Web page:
Surprisingly little is known about how housing policy and neighborhood features impact health. This study will examine two housing policies in New York City—one focused on the physical characteristics of housing, and the second focused on the conditions of neighborhoods.
The New York City Housing Authority recently received funds to rehabilitate many of its most distressed public housing developments, and the NYU Furman Center has compiled data on the allocation of these funds. The researchers will map this data to the New York State Medicaid data to assess if those who lived in renovated housing saw improvements in health outcomes relative to those whose housing was not renovated. The researchers will also look at the timing of the refurbishment to make inferences about the effects of the housing improvements.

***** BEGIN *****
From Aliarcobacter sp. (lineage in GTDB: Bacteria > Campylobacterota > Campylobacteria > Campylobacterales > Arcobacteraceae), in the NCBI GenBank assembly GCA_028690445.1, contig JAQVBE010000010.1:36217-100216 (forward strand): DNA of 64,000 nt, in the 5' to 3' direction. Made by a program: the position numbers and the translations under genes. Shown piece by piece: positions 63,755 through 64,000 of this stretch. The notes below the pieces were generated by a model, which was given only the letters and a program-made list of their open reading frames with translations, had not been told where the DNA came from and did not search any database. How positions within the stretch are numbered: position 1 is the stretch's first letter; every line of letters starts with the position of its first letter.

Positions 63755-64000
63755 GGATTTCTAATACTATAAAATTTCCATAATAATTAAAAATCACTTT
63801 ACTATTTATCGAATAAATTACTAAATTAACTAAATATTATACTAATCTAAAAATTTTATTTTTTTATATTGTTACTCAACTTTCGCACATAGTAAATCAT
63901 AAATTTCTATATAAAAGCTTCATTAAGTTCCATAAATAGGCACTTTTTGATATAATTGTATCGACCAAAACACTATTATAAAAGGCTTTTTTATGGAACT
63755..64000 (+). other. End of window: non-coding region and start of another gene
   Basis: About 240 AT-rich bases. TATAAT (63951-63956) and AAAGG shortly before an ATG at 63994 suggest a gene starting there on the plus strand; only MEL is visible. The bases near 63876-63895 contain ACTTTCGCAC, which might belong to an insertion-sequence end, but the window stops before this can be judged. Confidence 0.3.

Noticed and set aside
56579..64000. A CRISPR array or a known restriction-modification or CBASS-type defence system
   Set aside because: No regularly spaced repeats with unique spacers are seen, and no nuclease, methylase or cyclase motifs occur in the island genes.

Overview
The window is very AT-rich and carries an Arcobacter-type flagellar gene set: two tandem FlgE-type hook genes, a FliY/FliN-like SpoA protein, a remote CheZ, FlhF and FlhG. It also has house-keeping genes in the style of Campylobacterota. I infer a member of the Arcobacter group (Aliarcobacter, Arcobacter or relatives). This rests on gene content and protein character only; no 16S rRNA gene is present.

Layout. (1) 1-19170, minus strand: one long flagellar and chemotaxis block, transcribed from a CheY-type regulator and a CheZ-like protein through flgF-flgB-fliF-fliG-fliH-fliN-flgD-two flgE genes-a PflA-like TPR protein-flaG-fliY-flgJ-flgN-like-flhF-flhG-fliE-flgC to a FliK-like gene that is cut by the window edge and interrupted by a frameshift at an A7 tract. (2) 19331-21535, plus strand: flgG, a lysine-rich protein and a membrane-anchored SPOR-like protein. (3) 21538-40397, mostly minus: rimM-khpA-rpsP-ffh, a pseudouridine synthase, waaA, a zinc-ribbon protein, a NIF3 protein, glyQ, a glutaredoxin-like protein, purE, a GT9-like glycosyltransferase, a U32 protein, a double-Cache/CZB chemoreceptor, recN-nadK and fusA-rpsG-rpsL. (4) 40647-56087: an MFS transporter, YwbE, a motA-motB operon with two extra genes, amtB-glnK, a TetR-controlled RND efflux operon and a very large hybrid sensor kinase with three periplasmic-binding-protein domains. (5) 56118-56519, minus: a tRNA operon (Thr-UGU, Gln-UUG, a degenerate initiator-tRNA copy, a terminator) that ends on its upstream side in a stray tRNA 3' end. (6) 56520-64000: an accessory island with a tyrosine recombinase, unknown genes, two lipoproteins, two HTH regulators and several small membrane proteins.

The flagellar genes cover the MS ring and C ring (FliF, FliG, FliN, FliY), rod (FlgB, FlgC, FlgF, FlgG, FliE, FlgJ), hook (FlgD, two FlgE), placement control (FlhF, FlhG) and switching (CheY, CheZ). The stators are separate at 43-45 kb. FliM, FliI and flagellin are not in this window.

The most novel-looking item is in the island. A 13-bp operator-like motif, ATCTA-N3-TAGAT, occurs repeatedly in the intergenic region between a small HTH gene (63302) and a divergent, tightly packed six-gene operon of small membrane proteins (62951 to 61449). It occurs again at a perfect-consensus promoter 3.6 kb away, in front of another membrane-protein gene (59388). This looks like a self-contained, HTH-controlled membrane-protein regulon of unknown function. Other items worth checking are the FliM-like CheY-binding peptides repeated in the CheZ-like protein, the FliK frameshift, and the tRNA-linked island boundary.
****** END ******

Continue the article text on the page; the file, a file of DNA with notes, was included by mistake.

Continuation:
Regarding neighborhood conditions, the NYU Furman Center conducted research demonstrating that home foreclosures contribute to increases in crime. Linking this foreclosure data to the Medicaid data will enable us to compare the health of residents living in a high-foreclosure block to residents living elsewhere.
Finally, the researchers will develop a measure of housing-sensitive health conditions using predicative analytics, and test them by examining how policy changes impact outcomes.